Given grants of government land, the railroads moved west, financing construction and establishing a market for their services through selling land to immigrants. Both the Lutheran and the Catholic churches, the two denominations most closely associated with the German community, cooperated with the railroads in developing German immigrant communities in Arkansas. The Catholic Church was involved in direct recruitment, acting as an agent for the railroad, while the Lutheran Church concentrated on supporting immigrants after they arrived.
With encouragement from Bishop Edward Fitzgerald of the Diocese of Little Rock, the Catholic Church entered into agreements with the railroads, setting aside land grant areas for immigrants recruited by the Church itself. Two such agreements resulted in strong areas of German settlement in the Arkansas River Valley. The Benedictine Order founded a colony based in Logan County and remained following the initial immigration period. Subiaco Abbey and Academy in Logan County remains as a monument to their work.
The Holy Ghost Fathers brought many settlers into the state, some of whom stayed and made important contributions to the economy and politics in Conway and Faulkner counties. However, the order did not itself maintain a significant presence in the state. Following a series of disasters, including a tornado in April 1883 that destroyed the Catholic church in Conway (Faulkner County) and an 1892 tornado that destroyed their monastery, the group abandoned its plans for a permanent monastery and seminary in Arkansas.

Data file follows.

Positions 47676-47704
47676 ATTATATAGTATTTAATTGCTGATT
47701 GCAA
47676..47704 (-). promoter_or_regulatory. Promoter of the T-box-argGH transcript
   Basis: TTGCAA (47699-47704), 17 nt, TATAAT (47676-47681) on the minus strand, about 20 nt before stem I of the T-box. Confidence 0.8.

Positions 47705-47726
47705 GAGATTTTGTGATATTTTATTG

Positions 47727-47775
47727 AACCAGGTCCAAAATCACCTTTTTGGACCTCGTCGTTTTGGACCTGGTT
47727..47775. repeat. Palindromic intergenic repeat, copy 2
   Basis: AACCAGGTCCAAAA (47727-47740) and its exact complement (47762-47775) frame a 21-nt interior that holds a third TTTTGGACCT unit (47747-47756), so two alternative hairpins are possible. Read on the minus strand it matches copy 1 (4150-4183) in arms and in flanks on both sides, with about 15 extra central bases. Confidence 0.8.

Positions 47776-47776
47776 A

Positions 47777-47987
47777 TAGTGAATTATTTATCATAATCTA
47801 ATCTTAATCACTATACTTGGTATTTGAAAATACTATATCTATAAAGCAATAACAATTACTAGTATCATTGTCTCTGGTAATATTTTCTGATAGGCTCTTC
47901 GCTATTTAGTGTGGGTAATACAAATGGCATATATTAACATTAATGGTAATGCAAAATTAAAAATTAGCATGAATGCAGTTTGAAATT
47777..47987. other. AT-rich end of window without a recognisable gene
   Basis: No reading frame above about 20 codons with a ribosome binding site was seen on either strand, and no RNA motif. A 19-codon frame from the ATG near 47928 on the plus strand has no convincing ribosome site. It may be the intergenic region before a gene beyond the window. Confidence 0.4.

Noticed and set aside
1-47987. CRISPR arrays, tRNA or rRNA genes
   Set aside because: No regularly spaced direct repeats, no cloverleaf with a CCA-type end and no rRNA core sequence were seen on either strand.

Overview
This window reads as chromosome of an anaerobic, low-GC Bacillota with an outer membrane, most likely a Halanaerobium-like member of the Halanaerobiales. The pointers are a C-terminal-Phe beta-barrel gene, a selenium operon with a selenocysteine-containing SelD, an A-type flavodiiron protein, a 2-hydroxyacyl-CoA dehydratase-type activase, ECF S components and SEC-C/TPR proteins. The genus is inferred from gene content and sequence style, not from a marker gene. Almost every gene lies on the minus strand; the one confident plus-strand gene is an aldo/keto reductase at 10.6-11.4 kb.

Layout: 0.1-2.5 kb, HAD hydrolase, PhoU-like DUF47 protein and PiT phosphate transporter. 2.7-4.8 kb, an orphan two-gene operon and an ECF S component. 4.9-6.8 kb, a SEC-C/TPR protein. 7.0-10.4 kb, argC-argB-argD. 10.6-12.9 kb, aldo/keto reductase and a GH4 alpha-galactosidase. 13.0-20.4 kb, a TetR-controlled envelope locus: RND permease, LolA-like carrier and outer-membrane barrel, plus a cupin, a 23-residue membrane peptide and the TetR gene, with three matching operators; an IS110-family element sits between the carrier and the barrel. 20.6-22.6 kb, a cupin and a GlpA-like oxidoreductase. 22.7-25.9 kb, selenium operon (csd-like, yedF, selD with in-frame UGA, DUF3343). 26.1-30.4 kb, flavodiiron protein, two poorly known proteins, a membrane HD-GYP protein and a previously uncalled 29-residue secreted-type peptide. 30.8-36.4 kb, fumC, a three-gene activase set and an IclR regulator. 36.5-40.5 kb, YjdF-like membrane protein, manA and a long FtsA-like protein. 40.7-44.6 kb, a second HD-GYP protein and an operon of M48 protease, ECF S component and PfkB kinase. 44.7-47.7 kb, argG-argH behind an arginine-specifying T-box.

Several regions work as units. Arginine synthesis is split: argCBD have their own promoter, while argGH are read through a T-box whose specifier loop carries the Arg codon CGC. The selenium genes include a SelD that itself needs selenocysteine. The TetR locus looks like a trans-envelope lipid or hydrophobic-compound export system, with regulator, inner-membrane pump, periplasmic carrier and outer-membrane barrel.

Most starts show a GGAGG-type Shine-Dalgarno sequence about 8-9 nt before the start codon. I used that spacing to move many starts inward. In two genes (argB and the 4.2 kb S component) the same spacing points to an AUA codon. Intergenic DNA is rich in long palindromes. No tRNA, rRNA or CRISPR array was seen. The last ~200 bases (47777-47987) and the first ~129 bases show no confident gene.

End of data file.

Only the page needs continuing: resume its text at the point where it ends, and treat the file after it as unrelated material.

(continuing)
Catholic missionary Father John Eugene Weibel, after serving a congregation in Logan County, began work among the German Catholics in northeast Arkansas. Weibel arrived in Randolph County on December 1, 1879. Over the next several years, in addition to serving as priest for the church in Pocahontas (Randolph County), Weibel traveled the railroad line, preaching and conducting services among the workers at each stop. In this way, he brought many new German immigrants to the area and founded several new German Catholic congregations.